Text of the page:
Through the Looking Glass Children's Book Reviews

The Invention of Hugo Cabret

The Invention of Hugo Cabret

Brian Selznick
For ages 8 to 12
Scholastic, 2007   ISBN: 978-0439813785

Meet Hugo Cabret, a boy who lives behind the walls in the Paris train station. Not long ago Hugo was living happily with his father and having a pretty normal sort of existence. His father, a clockmaker and clock mender, had a shop of his own and he also did some work for the local museum. In the attic of the museum Hugo’s father found a peculiar clockwork automaton. It had been beautifully made but was now very rusted and in need of repair. Hugo’s father was not sure how the machine worked but he was determined to do his best to get the clockwork man writing again. What would he write when his key was turned?

Unfortunately Hugo’s father died in a fire at the museum and Hugo’s uncle took him to live with him. His uncle was the timekeeper at the Paris train station. It was his job to keep all the clocks in the station running smoothly. It was not long before Hugo’s uncle was leaving Hugo alone to do most of the work that needed to be done on a daily basis. When Hugo’s uncle did not come home at all for several days Hugo decided to run away. He did not get far though. He ended up at the burned out shell of the museum where his father had died, and in the ruins he found the clockwork automaton. Before he quite knew what he was doing Hugo took the automaton and carried it back to the little room in which he had been living in the Paris train station.

Hugo now had a purpose – to get the automaton to work again. He used one of his father’s old notebooks to help him, and he stole clockwork toys from a toyshop in the station so that he could take them apart and get the parts that he needed.

When we first see Hugo it is just before he gets caught by the owner of the toy store. The old man is furious and though he does not call the authorities, he does take away Hugo’s father’s notebook. Desperately Hugo tries to get it back. He even asks the girl who lives with the old man, Isabelle, for help. Hugo is sure that he will never be able to fix the automaton unless he is able to get that precious notebook back.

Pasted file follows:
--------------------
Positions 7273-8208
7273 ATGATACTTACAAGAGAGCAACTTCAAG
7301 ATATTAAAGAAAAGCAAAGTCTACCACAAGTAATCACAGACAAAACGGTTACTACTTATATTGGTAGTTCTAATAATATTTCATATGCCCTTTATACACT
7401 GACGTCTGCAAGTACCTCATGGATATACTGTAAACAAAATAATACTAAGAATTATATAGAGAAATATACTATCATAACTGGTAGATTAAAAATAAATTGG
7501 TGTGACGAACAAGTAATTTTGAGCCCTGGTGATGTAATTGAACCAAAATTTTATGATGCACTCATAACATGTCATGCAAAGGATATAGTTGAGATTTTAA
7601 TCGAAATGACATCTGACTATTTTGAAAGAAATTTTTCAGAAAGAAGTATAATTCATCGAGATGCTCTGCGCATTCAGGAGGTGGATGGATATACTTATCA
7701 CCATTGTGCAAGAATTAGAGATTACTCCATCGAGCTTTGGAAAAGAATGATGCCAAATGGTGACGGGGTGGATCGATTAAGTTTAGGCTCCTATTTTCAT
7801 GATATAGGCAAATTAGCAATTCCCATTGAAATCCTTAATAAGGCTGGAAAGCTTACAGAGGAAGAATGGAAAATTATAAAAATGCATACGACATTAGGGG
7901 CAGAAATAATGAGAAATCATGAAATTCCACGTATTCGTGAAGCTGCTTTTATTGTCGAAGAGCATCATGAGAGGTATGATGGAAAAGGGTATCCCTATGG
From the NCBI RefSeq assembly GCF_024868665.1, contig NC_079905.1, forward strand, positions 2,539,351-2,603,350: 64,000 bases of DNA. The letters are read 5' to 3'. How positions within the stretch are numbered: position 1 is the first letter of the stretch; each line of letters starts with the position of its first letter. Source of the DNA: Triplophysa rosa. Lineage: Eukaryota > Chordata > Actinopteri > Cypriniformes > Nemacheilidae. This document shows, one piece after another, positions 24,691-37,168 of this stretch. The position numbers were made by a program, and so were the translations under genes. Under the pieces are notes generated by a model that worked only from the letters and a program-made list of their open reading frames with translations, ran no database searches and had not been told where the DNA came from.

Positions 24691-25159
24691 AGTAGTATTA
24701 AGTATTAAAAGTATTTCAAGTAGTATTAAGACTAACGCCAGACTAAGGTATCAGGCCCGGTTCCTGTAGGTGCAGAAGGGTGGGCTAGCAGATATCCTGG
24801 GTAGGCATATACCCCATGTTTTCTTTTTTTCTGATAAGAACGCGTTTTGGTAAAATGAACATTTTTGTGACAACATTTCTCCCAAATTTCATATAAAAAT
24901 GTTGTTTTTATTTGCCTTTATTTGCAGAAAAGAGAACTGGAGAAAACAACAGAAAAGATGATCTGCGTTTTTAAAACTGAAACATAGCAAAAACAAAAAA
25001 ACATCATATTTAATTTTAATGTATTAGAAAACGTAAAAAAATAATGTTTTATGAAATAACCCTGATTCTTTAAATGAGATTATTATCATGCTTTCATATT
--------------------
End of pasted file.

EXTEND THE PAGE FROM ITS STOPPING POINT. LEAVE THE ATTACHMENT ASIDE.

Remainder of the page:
In the end Hugo is able to fix the automaton without the notebook after all, and using a key that Isabelle has hanging around her neck, he is able to get the extraordinary device to work. The automaton creates a drawing which Hugo and Isabelle discover is somehow connected to the old man who owns the toyshop. There is a mystery to be uncovered, one which connects Hugo’s father with the old man, and the automaton lies at the heart of it all. Will Hugo be able to unravel it before his own secret world comes crashing down around his ears?

In this extraordinary book readers will meet a boy who is desperately trying to reconnect with his dead father and who is also trying to find some purpose to his life. As a result of his efforts he ends up giving purpose back to one of the greatest early film makers, Georges Melies. Hugo helps remind the world, and Georges himself, that Georges was a visionary artist who changed the world of film forever.

By combining incredibly emotive illustrations with his unique story, Brian Selznick has created a new kind of book. The artwork does not compliment the text in the traditional way that one expects in a picture book. Instead it is part of the storytelling experience, carrying the tale forward much as the words do, but in a visual way. The overall effect is often startling and it is certainly memorable and powerful.